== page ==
Among the interesting observations is that even “equalizing” factors, such as education and social security systems, may have “disequalizing” effects in the short run. Examples are when access to education in good institutions is in the first place available only to those in more developed urban areas, or when low coverage of social security results in bias against the rural poor. Kuznet’s hypothesis had indeed long drawn attention to the differences in the impact of growth on inequality, with inequality tending to rise with increasing growth if one looks at the short term, but eventually declining if one uses longerterm growth timelines.

To some extent, the essays appear to argue circuitously, such as when a claim is made that interprovincial or interregional inequality can be attributed to differences in resource endowments (leading to a rich coastal east, but a poor central region and an even poorer western region). Then several other places in the book point out that location itself (spatial convergence) can account for advantages in access to foreign direct investment, financial services, and access to quality education, among others. True enough, there appeared to be much more focus on interregional (coastal versus interior) or interprovincial inequality than other manifestations of inequality in this collection of essays, which presents findings from a research project.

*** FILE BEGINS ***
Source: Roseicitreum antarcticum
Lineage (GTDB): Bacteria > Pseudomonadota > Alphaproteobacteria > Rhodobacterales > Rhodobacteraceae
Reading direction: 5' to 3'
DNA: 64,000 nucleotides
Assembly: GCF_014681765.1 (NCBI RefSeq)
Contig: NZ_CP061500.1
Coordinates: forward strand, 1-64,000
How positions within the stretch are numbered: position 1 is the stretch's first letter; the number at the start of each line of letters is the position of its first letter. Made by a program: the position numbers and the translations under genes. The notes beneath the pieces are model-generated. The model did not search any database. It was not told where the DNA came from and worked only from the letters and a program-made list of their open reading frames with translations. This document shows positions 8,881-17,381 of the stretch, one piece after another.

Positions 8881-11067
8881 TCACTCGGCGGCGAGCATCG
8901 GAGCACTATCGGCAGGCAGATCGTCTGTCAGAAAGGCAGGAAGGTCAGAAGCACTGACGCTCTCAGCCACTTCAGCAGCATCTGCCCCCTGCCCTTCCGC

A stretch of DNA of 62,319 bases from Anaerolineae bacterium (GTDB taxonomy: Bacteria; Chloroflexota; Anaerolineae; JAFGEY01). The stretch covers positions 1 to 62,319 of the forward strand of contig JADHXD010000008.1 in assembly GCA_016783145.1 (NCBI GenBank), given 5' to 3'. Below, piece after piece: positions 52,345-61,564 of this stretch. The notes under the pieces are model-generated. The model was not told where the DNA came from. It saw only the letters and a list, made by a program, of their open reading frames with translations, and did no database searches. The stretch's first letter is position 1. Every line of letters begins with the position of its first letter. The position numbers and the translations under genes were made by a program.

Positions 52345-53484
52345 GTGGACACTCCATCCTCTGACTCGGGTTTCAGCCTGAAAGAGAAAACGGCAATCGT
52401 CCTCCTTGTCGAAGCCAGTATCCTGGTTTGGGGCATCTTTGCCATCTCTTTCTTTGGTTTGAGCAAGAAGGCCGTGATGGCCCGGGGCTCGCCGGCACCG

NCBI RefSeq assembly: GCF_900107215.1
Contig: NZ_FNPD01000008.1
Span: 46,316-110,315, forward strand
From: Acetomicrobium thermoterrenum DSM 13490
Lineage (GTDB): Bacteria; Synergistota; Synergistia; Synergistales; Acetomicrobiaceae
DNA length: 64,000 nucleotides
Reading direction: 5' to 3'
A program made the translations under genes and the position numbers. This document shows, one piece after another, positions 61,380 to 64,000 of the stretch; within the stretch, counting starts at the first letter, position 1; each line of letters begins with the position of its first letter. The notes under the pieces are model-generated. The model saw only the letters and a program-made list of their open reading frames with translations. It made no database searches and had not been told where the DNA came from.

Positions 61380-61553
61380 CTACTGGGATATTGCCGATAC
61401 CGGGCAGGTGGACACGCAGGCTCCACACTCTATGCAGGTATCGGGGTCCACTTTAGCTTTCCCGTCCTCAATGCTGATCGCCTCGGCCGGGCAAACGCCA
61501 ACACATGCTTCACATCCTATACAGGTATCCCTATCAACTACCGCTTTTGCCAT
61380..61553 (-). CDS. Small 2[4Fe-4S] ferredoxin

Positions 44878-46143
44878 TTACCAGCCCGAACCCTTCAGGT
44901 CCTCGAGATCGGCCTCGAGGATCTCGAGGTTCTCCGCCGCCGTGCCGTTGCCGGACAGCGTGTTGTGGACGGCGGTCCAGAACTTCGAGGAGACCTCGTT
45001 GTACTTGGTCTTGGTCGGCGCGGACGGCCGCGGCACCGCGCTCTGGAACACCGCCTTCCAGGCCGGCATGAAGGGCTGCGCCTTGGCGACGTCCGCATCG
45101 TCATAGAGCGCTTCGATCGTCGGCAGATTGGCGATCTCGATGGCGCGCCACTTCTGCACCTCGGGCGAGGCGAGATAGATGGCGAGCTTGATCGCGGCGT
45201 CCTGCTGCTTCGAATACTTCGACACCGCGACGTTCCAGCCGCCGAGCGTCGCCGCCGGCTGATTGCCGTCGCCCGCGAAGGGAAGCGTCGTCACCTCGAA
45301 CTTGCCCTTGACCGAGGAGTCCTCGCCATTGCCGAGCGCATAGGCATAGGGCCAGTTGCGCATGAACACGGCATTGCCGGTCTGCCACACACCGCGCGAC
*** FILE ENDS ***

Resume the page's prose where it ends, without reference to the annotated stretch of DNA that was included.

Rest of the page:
Largely ignored, it seems, were inequality between foreign/multinational and local industry sectors, between the formal and informal economies, between migrants and hukou (residency permit) holders, between rural and urban property rights, or even interethnic and gender inequality insofar as these may also have been compounded by reform-era growth and the globalization of the PRC economy. In Shanghai, the face of inequality may well be the disheveled rural migrant sleeping on a park bench in front of grand malls displaying the most exclusive western signature clothes along Nanjing Road—and this is a face that is all too familiar in cities across the developing world.